55+F, no special considerations required unless it's dumping rain outside, but otherwise not really in the span of this post

45-55F, call me soft but I like to have knee warmers on once the mercury drops below 50F, Also helpful are some light gloves and a scull cap. Long sleeve jerseys or short sleeves with armwarmers are important starting around 50F. Socks that are slightly warmer than your summer weight cycling socks are plenty warm for most rides in this zone (smartwool midweight cycling socks are perfect in my opinion)

40-45F Knee warmers, or if you get cold very easily leg warmers, should be worn on these rides. Hats, full finger gloves, and shoe covers are all good accessories, or in leu of shoe covers you can get the more economical over socks. (avoid toe caps as they are not very effective and couldn't be less pro) Long sleeve jerseys and a light base layer or a regular jersey and a light coat should keep you warm in these temps.

30s This is going to feel pretty cold, so layer accordingly. Legwarmers, full finger gloves, shoe covers, a hat/balaclava, are all pretty straight forward, the problem usually comes down to your core. Your base layer should ideally be wool or some high tech synthetic, wool trumps because of termal regulation and its effectiveness at getting sweat away from your body, but synthetics do the same things just a little more slowly (wool moves moisture away from your body while it is a vapor while synthetics can only transfer liquids). The second layer is a great place for a long sleeve jersey, warm, synthetic, and comfortable. The third layer, as needed, should be a jacket, and windproof is a great quality in a cold weather jacket since even 5-10 mph winds have a much greater effect on feels like temp down in the 30s and below.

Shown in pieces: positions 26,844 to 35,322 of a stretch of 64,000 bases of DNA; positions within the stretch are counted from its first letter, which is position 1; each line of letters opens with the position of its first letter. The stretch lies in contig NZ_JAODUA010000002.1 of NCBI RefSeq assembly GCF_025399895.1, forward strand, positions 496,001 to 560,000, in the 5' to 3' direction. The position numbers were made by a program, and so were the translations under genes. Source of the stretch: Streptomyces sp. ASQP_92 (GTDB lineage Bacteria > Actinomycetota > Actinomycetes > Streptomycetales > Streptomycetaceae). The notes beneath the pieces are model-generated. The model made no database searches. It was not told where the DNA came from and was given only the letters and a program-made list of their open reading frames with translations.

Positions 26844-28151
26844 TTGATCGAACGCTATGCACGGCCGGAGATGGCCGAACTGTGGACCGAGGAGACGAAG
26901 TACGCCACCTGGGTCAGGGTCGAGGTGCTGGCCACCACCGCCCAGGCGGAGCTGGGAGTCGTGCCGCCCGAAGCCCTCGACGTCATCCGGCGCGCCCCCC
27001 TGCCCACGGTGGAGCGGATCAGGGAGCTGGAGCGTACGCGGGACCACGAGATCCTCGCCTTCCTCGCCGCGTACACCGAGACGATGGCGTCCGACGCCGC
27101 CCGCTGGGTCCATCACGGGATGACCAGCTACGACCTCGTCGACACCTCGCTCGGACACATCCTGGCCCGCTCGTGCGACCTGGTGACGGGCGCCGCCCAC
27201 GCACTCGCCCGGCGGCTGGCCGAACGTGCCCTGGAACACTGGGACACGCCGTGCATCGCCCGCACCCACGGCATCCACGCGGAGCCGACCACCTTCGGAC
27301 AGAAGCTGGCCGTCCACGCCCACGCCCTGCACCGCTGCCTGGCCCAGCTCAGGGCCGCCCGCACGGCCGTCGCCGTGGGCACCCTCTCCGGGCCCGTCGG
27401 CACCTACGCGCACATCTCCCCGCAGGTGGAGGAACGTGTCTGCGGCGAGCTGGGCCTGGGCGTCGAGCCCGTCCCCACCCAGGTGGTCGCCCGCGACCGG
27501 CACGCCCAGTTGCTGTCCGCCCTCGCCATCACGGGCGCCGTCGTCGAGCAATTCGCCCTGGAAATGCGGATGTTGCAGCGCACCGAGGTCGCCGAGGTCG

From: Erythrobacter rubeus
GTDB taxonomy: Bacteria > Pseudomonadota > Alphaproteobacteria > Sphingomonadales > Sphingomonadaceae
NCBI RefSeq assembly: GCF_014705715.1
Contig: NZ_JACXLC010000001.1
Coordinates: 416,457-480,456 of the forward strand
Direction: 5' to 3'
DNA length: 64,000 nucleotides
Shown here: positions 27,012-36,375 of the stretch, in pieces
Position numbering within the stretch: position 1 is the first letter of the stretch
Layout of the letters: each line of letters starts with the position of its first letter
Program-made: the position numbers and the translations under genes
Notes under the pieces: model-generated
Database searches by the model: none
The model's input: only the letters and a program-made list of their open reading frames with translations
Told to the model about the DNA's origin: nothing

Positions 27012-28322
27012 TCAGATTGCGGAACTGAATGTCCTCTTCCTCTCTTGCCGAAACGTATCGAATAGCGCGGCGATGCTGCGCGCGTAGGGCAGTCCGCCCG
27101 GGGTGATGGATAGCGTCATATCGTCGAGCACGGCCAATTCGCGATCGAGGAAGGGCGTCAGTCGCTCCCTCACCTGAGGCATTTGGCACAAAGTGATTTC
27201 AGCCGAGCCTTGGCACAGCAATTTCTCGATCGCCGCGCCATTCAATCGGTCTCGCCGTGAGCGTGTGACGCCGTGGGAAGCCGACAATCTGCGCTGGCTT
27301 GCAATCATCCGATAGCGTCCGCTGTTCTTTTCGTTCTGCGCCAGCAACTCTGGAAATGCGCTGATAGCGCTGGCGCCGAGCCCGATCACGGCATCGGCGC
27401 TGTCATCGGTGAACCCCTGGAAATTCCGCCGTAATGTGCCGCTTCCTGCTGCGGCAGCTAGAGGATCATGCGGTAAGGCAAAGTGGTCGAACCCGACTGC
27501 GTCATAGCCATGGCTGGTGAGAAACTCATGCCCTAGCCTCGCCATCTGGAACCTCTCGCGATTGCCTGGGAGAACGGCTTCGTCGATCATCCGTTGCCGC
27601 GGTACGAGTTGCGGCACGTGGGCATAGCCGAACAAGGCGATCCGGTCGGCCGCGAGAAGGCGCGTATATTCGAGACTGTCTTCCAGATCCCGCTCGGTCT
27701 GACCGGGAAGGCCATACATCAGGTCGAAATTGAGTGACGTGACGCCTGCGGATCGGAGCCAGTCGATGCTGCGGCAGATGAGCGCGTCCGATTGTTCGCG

20s and below, time to head inside for most of us. To comfortably ride in sub 30F temps all of the above for 30s riding is needed, with some augmentation. Namely, very warm legwarmers, shorts and or bib tights that will keep warm the parts of you your legwarmers/jacket wont. A high quality base and mid layer that are going to keep you warm.

A word on snow, forget your romantic notions of snow, this stuff sucks to bike in. Skiing yes, biking no. The day of/after a snow storm are great for going to the gym and lifting, and not for being "epic". (acceptable exceptions are of course racing and inspiring a generation of American cyclists, see below)

(photo from

If you care to spend the money you can certainly ride in very cold conditions without too much discomfort, but at a certain point it becomes cheeper and safer to buy rollers or a trainer, or cheapest yet use the schools equipment and ride inside.

looking for a more organized source for cool weather riding tips? try cyclingtips
prefer charts?

from a great cycling blog created and run by a Dartmouth/ ECCC alum

Finally, the Thor Hushovd Index of hardness
HI1: Only the Spanish are in legwarmers
HI2: Italians are starting to look a bit chilly
HI3: French riders start to wrap up
HI4: The Belgians and Germans start to feel the cold
HI5: Even the Danes and Norwegians are starting to suffer a bit
HI6: Thor Hushovd puts on a light jacket.

I rarely go beyond JF3/HI3 but if nothing else this winter

keep riding